Sizing

Before we dive in, it’s good to know that there are different ways to define measurements.

  • Pixels px

  • Percentage %

  • Viewport width vw

  • Viewport height vh

  • Viewport minimum vmin

  • Viewport maximum vmax

Viewport is the currently visible area of a web page and the size varies depending on the user’s screen size.

Width

You can set the width of elements in two ways:

  • Fixed: The element will remain the same width, even when a screen size increases or decreases. Use this setting when elements need to stay precisely the same width on all screens. The sizing is indicated in rem units

  • Relative: The element takes up the selected percentage (e.g. 83.33%, 100% or 100vw) and automatically adjusts when a screen size changes

By default, the width size is set to relative and auto, meaning the width automatically adapts and is responsive.

You can also set the minimum and maximum width.

Tip: We recommend keeping your text elements at a width of 45-75 characters per line. If your box is longer, you can set a maximum width.

Height

You can set the height of elements in two ways:

  • Fixed: The element will remain the same height, even when a screen size increases or decreases. Use this setting when elements need to stay precisely the same height on all screens

  • Relative: Select from auto, full (100%) or screen (100vh)

Explained: Full (100%) versus Screen (100vh)

When you select Full 100%, the height takes up 100% of its parent element. If the parent element is 2000px, the child element will be too. If that’s too tall for mobile, only what fits on the mobile screen is shown.

With Screen (100vh), the element will only take up 100% of the height of the viewport. Meaning, on a mobile screen, the element is only as tall as what fits on the screen.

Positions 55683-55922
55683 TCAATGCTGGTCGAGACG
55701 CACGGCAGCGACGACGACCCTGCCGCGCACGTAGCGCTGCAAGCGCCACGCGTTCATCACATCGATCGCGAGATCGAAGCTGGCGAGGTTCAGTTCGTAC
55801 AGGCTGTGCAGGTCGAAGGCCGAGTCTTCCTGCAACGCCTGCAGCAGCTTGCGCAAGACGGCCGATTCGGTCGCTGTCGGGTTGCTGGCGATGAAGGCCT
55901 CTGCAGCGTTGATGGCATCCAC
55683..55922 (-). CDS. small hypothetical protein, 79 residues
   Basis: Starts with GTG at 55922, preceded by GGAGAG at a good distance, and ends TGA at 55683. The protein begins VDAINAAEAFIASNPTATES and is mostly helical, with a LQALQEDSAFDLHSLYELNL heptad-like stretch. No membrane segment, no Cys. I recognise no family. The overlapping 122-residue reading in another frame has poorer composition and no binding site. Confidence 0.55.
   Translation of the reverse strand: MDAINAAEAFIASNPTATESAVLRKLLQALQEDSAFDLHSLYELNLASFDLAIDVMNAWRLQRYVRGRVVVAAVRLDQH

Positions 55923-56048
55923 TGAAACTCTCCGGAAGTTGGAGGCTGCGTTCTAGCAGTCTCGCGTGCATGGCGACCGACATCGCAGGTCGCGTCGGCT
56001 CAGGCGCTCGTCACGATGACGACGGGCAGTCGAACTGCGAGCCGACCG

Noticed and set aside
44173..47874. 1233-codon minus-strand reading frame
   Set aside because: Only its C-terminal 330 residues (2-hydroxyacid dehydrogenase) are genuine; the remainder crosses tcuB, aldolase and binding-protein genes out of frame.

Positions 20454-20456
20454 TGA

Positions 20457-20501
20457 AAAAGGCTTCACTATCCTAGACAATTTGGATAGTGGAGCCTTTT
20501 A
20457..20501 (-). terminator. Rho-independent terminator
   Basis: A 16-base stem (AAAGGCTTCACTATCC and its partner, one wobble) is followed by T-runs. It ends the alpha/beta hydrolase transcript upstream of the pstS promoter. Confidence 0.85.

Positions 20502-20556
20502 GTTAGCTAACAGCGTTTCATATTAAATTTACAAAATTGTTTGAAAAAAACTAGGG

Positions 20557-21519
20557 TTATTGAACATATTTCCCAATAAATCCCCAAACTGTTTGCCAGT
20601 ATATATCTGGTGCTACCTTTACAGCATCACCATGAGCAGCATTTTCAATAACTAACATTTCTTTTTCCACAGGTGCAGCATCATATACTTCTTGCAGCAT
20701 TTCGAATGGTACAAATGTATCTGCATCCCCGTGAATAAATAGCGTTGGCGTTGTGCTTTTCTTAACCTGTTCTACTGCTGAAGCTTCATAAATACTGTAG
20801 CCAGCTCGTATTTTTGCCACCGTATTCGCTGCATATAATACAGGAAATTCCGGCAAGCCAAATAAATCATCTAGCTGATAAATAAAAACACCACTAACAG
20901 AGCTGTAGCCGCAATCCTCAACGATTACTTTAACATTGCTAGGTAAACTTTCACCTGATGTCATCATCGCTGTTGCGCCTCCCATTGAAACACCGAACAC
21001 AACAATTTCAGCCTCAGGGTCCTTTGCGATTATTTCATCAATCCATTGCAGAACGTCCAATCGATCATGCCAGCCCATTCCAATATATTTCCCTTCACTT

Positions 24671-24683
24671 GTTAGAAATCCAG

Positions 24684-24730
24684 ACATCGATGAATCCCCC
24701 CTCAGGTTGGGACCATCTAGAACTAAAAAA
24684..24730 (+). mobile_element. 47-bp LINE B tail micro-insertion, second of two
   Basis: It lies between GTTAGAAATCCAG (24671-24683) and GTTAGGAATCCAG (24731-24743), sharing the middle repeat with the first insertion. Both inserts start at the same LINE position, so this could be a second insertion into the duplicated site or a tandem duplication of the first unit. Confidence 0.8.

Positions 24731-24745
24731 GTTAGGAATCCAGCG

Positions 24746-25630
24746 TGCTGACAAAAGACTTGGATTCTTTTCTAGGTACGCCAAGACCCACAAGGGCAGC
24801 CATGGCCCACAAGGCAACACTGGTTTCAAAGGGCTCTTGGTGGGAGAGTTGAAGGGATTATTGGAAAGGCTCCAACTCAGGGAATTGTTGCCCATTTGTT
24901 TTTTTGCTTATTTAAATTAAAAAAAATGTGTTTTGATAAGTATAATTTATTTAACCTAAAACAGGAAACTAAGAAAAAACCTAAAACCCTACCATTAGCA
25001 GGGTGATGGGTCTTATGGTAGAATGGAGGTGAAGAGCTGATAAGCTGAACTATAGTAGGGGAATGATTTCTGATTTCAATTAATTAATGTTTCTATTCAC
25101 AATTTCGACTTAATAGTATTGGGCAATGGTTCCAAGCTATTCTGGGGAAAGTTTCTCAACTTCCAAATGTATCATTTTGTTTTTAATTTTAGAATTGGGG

Overflow

Like “prise de mousse” pouring out of a champagne glass when you’ve poured too enthusiastically, content might also overflow its container. This happens when there’s a set width and height, and not enough room inside the container.

By default, overflown content is visible (eye icon). If you want to hide all content that’s outside of its container, click the eye icon with the diagonal line across it. This clips (aka ignores) the content.

You can also click the arrows pointing up and down to add a scroll bar to the element. Choose Auto if you want to allow a scroll bar, but only automatically add it when needed.

Object

Here you can choose which object-fit is best for the element. When you have an image, this setting allows you to select how the image should resize to fit the container.

There are five options:

  1. Contain: Content is scaled to fit its container while keeping the aspect ratio, so your images won’t look weirdly stretched. Videos will have the letterbox effect

  2. Cover: Content is scaled to fit the entire container, and everything that doesn’t fit is clipped

  3. Fill: Content is scaled to fit the entire container and will be stretched when needed

  4. None: Content is not scaled

  5. Scale down: Content is scaled down, either using None or Contain (whichever option results in the smallest size)

Cool cool. What else?
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